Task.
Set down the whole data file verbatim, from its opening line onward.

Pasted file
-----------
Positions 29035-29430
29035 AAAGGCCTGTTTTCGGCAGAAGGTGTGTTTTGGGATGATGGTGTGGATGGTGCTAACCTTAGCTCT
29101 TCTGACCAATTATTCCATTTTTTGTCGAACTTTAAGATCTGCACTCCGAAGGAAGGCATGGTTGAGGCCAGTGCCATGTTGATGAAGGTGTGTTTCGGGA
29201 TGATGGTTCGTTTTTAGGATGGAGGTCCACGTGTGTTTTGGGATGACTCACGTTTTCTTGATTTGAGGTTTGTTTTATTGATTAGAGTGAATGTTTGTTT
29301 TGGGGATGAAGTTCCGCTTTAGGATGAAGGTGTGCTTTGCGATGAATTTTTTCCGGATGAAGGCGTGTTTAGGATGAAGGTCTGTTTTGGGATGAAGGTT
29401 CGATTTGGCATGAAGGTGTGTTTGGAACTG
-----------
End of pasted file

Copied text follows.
Positions 29035-29430
29035 AAAGGCCTGTTTTCGGCAGAAGGTGTGTTTTGGGATGATGGTGTGGATGGTGCTAACCTTAGCTCT
29101 TCTGACCAATTATTCCATTTTTTGTCGAACTTTAAGATCTGCACTCCGAAGGAAGGCATGGTTGAGGCCAGTGCCATGTTGATGAAGGTGTGTTTCGGGA
29201 TGATGGTTCGTTTTTAGGATGGAGGTCCACGTGTGTTTTGGGATGACTCACGTTTTCTTGATTTGAGGTTTGTTTTATTGATTAGAGTGAATGTTTGTTT
29301 TGGGGATGAAGTTCCGCTTTAGGATGAAGGTGTGCTTTGCGATGAATTTTTTCCGGATGAAGGCGTGTTTAGGATGAAGGTCTGTTTTGGGATGAAGGTT
29401 CGATTTGGCATGAAGGTGTGTTTGGAACTG